Wingnut Logo

Blog

Wingnut

An open conversation about the birds in your back yard and beyond

Cats -- cute, cuddly, complicated

You can take the cat out of the wild, but you can’t take the wild out of the cat.

 

Author Sarah Brown makes that point in her new book, “The Cat, a Natural and Cultural History.” You would have to try hard to find a more interesting and definitive book on the world’s favorite pet.

 

I’ve written about cats before, discussing the problem birds — and birdlovers — have with cats. The problem lies elsewhere, though, another point Ms. Brown makes clear.

 

Cats always were and always will be hunters. They are hard-wired to react with snap speed when they detect motion. Hunger has nothing to do with it. Well-fed or starving, it is moves it’s a target. Cats evolved to be hunters, and we cannot change that.

 

The problem is with cat owners who refuse to keep the animal inside.

 

Enough of that.

 

We would love to have a cat in our house, (IN the active word here) a cuddly lapful of warm purr, a twist around our ankles. I however develop itchy eyes after a short time with a cat. Unfortunate. Cats are much easier than dogs as pets. Cats take care of themselves.

 

In the chapter “The Benefits of Cat Ownership” Ms. Brown addresses the alergy issue. My discomfort is not caused by cat hair (attention friends who vacuum before I visit). The problem is the proteins produced in the sebaceous glands of the cats skin, and its saliva. Certain members of the Siberian breed produce less of these allergens, and might be suitable as pets for people like me. Or, my mother should have acclimated me as an infant. Oh, well.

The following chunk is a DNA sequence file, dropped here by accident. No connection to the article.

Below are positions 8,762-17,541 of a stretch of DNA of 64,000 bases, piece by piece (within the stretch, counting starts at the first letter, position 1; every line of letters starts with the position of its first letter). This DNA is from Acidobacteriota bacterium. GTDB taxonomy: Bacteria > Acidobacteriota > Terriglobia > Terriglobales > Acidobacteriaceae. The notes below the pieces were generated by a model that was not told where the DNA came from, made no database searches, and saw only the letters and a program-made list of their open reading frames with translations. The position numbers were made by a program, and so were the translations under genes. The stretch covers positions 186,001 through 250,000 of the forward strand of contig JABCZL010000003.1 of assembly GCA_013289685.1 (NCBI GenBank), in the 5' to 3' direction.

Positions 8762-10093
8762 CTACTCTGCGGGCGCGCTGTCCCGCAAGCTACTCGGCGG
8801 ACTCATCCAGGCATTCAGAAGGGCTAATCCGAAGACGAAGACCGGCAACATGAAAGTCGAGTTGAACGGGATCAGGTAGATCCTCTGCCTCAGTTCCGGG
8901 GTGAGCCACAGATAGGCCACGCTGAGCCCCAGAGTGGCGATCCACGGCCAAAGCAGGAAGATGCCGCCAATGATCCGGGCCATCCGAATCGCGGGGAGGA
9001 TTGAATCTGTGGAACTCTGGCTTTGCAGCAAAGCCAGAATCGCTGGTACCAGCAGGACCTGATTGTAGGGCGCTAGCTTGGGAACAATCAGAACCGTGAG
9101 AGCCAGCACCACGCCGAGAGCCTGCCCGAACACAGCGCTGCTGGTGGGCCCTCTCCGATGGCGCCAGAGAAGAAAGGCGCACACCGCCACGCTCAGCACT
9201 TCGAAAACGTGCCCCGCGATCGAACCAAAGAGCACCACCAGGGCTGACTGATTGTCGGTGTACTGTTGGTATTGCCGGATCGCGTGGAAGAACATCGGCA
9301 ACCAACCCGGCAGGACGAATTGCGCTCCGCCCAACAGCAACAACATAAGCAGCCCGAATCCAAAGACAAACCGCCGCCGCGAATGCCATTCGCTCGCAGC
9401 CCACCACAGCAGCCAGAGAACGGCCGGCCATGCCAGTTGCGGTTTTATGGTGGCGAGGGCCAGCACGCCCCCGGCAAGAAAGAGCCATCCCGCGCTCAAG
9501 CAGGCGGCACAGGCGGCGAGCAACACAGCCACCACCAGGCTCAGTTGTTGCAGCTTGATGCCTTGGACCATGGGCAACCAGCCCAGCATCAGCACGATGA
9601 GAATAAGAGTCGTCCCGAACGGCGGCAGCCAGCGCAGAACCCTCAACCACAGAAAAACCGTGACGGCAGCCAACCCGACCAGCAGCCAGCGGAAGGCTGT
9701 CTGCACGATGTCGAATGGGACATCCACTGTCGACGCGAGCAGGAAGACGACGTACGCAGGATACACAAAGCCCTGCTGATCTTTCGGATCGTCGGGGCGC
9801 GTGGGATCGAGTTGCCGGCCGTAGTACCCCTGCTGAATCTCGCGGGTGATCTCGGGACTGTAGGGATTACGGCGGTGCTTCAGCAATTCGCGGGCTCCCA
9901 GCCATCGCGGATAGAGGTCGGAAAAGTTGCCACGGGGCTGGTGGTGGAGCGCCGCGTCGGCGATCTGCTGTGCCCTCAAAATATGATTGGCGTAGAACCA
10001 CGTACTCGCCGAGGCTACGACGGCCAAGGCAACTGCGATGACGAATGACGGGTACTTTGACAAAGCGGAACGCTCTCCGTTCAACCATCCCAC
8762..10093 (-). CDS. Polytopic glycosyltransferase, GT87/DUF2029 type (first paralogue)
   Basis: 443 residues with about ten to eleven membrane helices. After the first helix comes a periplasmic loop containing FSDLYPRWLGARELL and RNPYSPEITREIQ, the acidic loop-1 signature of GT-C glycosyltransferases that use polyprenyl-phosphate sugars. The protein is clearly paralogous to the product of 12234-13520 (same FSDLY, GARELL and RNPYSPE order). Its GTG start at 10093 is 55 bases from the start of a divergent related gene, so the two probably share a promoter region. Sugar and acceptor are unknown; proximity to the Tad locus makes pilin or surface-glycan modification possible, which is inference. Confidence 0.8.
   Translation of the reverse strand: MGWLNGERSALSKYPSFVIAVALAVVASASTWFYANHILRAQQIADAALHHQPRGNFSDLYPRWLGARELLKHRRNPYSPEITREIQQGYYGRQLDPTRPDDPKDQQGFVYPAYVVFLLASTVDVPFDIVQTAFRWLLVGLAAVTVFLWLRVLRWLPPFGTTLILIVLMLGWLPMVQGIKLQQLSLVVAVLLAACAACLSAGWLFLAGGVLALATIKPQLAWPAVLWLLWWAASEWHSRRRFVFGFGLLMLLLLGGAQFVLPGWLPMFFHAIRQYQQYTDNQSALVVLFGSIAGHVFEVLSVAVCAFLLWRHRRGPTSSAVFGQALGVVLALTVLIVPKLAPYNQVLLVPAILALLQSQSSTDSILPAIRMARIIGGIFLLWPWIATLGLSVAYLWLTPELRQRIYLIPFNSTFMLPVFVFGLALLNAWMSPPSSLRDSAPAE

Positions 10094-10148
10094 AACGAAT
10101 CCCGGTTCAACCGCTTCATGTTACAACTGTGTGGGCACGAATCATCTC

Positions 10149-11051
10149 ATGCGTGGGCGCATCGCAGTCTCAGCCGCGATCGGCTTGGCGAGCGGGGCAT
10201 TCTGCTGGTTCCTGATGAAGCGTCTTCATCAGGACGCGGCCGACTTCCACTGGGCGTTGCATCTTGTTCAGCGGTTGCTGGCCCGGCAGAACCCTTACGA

The author gives us detailed discussion of the many cat breeds, the who, what, where, when, and why of your cat choices. There are significant differences, one breed to another. Ms. Brown lists weight, genetic background, grooming requirements, activity levels, temperament, and health concerns. Buyer be aware.

 

There are about 22 foundation breeds, the author tells us, the races or natural breeds of cats that developed around the world as cats underwent “spontaneous genetic mutations.” They produced the differences in appearance and behavior we see today.

 

All cats descended from the North African wildcat, Felis lybica lybica. Domestication, the beginning of the housecat, the broad description which fits most cats in the world today, began in and around the eastern Mediterranean basin. Cats were important parts of Egyptian households as long as 3,500 years ago.

 

That wildcat, by the way, does not look much different than the ordinary neighborhood tabby. The foundation breeds, those evolutionary keystones, have since been mixed and matched countless times to produce the different appearances and behaviors that can be found in the cat family today.  We created the tabby cat.

 

Ms. Brown gives us detail on 44 breeds. Available at the humane society? Doubtful. Most of the time a cat is a cat is a cat. But what striking differences there can be in appearance of these beautiful animals.

 

The book gives us history, evolution, behavior, play, health, human interaction with cats, and information on how you can best relate to your cat, how to make both you and the animal happy. (Not all cats like to have their tummies scratched. Stick to under and chin.)

 

Princeton University Press published this book, handsome, hardbound, with a glossary of medical terms, bibliography, and index, all in 224 pages, profusely illustrated, priced at $27.95, in bookstores a week ago, March 24.

 

Blackbirds share, cardinals not so much

We have a small platform feeder that hangs in front of our deck windows (close enough to discourage flight toward the glass). It’s popular with the resident cardinals and the red-winged blackbirds recently returned from winter quarters.

 

Cardinals feed one at a time. They do not share. Cardinals have nesting territories that can range from half to six acres. Male cardinals defend those lines.

 

The blackbirds are quite willing to share the feeder, often three or four of them up there at a time. The blackbirds also are colonial nesters, females building their marsh nests in loose groupings. While the males compete for mating territories, these birds obviously don’t mind company.

 

So, is feeder behavior a reflection of nesting behavior?

 

How do you dress for working at home?

See more polls